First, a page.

We’re also constantly checking in to confirm we’re both enjoying ourselves on the trip: “Do we really have time for that side trip?” or “Are you game for another hike, or do you need to take time to do some work?” We’re always making our needs known and opening ourselves up to flexibility in our schedule to prevent any resentment or unhappiness from settling in.

Communication is key in any partnership, and RV trips allow for plenty of opportunities to connect — in many more ways than one. (Cue the Barry White tunes.)

We’re Reminded Often Of The Importance Of Forgiveness

There are a lot of characteristics that go into a healthy partnership, including the ability to forgive readily. This can be put to the test daily (sometimes hourly!) on an RV road trip. 

As I mentioned, I’m in charge of navigating on the road — mapping out our plans for getting from point A to point B. And more than once, I totally screwed up on the job. One time, I guided our RV onto a back road, thinking it would be faster than going a longer highway route. Big mistake! The bumpy dirt road meant we traveled at about 15 miles per hour, tacking on time.

Another day, I brought us to a city road riddled with potholes so deep they knocked our bikes off the rack on the back of the RV, shattering a headlight on the Jeep we were towing. (Oops.)

But my screwups elicit from my husband the mantra we often used when our kids were young: “It’s okay. Everyone makes mistakes.” He could have flown off the handle when I accidentally navigated us north for miles when we were supposed to be going south, but his patient response — “No big deal. We’re not in a hurry.” — just made me love him even more.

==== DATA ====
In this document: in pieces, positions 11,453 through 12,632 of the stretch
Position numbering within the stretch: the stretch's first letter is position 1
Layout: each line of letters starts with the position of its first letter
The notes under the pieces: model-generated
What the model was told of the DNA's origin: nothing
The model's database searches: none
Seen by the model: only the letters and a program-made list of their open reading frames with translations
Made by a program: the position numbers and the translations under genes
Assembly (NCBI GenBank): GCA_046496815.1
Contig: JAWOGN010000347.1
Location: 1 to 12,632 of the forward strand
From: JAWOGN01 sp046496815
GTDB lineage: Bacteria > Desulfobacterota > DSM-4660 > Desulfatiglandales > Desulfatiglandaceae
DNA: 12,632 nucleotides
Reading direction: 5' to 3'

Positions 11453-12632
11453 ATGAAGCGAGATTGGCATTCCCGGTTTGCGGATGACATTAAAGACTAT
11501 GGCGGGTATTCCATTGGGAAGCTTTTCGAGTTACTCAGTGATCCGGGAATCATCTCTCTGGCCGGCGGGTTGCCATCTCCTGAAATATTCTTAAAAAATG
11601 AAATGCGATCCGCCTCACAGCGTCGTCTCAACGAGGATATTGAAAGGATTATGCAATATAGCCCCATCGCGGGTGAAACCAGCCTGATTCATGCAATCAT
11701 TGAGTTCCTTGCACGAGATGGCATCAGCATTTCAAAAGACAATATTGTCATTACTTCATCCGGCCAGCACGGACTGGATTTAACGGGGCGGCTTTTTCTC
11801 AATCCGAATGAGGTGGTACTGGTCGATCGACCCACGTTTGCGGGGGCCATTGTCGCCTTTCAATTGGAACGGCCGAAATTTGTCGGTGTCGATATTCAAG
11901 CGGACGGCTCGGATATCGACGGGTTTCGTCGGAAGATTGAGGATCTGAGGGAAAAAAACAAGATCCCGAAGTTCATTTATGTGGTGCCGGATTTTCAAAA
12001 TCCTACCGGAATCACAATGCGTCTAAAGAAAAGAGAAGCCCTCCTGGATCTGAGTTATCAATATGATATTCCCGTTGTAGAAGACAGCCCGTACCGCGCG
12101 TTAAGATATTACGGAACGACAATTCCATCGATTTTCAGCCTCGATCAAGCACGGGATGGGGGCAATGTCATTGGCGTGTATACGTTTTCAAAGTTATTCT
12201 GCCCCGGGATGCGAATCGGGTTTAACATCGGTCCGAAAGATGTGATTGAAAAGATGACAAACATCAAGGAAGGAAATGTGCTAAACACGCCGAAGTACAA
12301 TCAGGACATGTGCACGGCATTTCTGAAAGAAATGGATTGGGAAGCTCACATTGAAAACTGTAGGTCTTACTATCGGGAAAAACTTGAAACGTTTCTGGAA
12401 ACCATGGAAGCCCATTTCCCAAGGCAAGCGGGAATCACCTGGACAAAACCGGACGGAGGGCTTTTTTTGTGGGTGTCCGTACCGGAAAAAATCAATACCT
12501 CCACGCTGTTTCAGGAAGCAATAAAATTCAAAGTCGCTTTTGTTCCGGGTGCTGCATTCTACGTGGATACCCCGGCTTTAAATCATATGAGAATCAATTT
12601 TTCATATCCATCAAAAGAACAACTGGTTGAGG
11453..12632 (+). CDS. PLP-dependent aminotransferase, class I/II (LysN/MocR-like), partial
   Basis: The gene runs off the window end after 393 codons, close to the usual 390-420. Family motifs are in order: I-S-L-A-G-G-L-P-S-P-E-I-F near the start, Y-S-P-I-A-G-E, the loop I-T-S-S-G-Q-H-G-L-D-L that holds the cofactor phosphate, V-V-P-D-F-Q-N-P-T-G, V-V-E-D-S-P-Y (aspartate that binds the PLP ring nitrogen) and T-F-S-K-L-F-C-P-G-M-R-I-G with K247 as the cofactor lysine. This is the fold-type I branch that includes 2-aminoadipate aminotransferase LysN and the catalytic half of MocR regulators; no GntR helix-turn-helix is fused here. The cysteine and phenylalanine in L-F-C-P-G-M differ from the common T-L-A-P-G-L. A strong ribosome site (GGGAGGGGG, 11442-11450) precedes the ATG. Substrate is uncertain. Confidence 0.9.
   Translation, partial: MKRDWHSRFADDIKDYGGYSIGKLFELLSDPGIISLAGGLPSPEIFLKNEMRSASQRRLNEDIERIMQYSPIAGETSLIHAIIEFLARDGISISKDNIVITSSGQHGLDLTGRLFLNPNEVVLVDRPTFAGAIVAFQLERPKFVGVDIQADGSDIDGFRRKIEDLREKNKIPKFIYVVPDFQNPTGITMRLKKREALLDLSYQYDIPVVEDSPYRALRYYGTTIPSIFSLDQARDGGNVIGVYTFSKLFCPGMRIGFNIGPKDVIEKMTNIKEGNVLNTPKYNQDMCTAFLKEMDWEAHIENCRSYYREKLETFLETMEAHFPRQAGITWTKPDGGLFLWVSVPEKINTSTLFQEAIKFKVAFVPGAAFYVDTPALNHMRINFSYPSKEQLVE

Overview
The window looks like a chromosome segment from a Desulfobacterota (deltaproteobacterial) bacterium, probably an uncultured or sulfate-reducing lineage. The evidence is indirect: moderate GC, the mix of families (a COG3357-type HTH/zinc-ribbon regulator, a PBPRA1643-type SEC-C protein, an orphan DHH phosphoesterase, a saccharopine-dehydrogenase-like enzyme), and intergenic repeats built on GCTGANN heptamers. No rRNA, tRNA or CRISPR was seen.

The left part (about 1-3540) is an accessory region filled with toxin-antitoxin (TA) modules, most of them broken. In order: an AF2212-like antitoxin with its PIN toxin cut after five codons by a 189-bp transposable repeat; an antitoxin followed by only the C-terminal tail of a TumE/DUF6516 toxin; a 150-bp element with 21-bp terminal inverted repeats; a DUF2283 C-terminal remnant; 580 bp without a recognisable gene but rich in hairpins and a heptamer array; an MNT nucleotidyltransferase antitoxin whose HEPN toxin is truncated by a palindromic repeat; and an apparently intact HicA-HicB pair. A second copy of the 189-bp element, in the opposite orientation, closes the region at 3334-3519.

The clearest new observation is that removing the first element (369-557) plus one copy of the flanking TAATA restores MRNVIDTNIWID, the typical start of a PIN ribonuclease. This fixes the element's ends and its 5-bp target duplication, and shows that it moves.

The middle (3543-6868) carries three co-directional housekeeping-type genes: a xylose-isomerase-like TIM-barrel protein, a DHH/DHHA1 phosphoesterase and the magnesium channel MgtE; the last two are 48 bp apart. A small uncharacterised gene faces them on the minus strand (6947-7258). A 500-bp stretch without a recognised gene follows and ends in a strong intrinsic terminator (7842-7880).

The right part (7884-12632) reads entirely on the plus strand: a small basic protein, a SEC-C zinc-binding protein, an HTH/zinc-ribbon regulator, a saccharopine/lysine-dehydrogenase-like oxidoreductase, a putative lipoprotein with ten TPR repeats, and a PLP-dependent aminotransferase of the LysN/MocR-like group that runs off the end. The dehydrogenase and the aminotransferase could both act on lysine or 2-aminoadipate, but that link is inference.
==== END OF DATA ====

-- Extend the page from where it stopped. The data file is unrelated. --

RV parked at a Kentucky distillery.
Kara Williams

Waking Up In New Places Adds To The Anticipation And Mystery

The focus of our RV road-trip itineraries has been on visiting locations we’ve never been to before. (I want to see all the national parks in the continental United States!) We’ve generally been on a time frame, needing to end our RV trips on a certain date, so we don’t linger too long in one place. 

I find it exciting every single time we pull into a new campground. What will it look like? Who will our neighbors be? And I wake up with excitement every morning. What will today’s adventures bring?

The places we’ve overnighted on our RV road trips — from a North Dakota Walmart parking lot to an upscale California RV resort to a Kentucky distillery — have been so incredibly varied. Each spot is so different that I’m waking up to a novel view outside my front door nearly every single day.

View of the road in Utah from RV.
Kara Williams

RV Travel Is About The Journey

Train travel is alluring for a reason. You can sit back and let someone else do the driving while you admire the passing countryside through big windows. Being a passenger in an RV is similar. 

Though I do need to keep an eye on the navigation app, I get to gaze out our rig’s front and side windows to see sprawling hayfields whiz by. We’ve driven right through downtown Chicago and across New York City’s Throgs Neck Bridge. We’ve climbed high mountain passes, skirted the Atlantic Ocean, made our way through deserts dotted with giant cacti — and I had a front-seat view of the glory all along the way.

Watching the countryside pass by makes RV adventures much more about the journey. That said, as romantic as it is to regularly hit the road, not knowing what’s around the next corner, settling into a campground and relaxing with a glass of wine and a cheese plate while listening to the murmurings of neighbors (or next-door cows mooing!) is wonderfully comforting as well.

My husband and I have learned that RV travel suits us. It’s certainly not all sunshine and rainbows, but togetherness on the road — when it’s just he and I, working as a team, exploring our beautiful country — has brought us closer. Investing in a motorhome is one of the best things we could have done for our marriage, and I can’t wait to get out there in BB the RV again soon.

Inspired to travel by RV? Here’s some further reading: